clause in his employment contract, which states she may
fire him "without cause." Under this clause, Hatcher-Wilson
is not legally bound to state a precise cause for his dismissal.
"One can't change that," she said. "You can't just give
him a cause and fire him again."
Gamble said it was only possible to speculate on why
he was fired. He said Hatcher-Wilson essentially felt it wasn't
possible for her to work with him any longer.
He said he did not think his firing was the main issue,
but rather what the role was of the students and Campus
1 Y advisory board.
When asked about the vigils, Gamble said he thought it
was very important for students to express their views.
Students did not believe inquiries to Edith Wiggins,
associate vice-chancellor of student affairs, and Donald A.
Boulton, dean of student affairs, to be satisfactory, he said.
He said students felt more public displays were in order.
"I think the student governing body of this organization,
which is recognized as having a role in hiring, should also
play a part in the termination process," Gamble said.
When asked what he would like to see happen in the
near future, Gamble said he would like the decision to be
reversed and for he and Hatcher-Wilson to attempt to
negotiate what difference there was between them.
"The likelihood of this decision, I don't know," he said.
"I feel good about the work IVe done, the advisory board
and the students," he said. "I think something good will
come from that. I don't think it can all be ignored and set
"Currently, I am uncomfortable with the situation, but
I'm not pessimistic about it," Gamble said.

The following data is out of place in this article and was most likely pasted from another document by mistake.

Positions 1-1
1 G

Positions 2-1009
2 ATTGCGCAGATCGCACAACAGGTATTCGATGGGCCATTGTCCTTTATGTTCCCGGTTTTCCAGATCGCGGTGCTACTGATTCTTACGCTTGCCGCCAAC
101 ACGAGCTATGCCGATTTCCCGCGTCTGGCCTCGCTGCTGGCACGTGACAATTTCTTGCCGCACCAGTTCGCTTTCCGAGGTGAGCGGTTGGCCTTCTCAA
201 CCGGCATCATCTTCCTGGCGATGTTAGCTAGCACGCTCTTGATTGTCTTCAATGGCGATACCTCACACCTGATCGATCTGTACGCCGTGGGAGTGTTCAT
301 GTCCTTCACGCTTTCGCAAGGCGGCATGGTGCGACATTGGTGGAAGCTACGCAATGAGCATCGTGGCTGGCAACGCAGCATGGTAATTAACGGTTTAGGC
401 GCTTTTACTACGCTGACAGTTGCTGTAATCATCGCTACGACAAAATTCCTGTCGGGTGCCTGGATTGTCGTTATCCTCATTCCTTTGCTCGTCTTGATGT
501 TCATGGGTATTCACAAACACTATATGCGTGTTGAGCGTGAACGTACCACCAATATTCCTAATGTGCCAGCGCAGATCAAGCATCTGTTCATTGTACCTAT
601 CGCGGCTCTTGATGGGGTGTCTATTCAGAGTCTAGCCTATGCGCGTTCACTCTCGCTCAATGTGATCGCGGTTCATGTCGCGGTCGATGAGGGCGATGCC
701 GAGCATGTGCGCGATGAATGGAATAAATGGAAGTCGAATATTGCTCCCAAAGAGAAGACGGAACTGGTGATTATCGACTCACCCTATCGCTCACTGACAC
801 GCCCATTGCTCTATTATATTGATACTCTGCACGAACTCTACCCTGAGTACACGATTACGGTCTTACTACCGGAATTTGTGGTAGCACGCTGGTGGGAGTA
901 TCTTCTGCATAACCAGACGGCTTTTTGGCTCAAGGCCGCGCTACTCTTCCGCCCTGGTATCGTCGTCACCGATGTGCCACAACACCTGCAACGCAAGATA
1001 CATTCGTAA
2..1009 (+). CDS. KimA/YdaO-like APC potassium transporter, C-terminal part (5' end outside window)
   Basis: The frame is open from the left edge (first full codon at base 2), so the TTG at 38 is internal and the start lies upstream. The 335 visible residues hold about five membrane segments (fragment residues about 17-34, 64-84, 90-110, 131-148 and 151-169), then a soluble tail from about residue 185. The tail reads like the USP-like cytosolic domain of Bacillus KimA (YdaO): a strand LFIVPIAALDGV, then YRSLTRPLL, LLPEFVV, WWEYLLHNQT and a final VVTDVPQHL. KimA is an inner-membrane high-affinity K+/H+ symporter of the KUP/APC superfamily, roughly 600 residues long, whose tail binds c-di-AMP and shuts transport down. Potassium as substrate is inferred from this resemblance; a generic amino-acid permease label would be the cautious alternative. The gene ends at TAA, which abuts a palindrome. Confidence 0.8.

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Editors 'Note: This story is part of an extensive series
focusing on University academic departments.
By KAREN YOUNGBLOOD
A lack of an undergraduate major, an engineering
school and space hasn't kept the department of
computer science from becoming one of the best in
The department rates about 15 or 16 out of more
than 50 in the country, said Jay Nievergelt, chairman
of the computer, science department.
Although the department is small in size compared
to similar departments at other universities, the growth
taking place, as well as the desire for achievement,
reflects very big expectations.
"It is certainly a goal to be, and to be recognized
to be, among the top 10 (computer science) departments
in the country," said Peter Calingaert, a computer
science professor. "WeVe been able to get major grants,
we're recognized as a major department and we're
getting 600 applications a year for graduate study. But
other departments aren't standing still either."
Nievergelt said the department is putting a great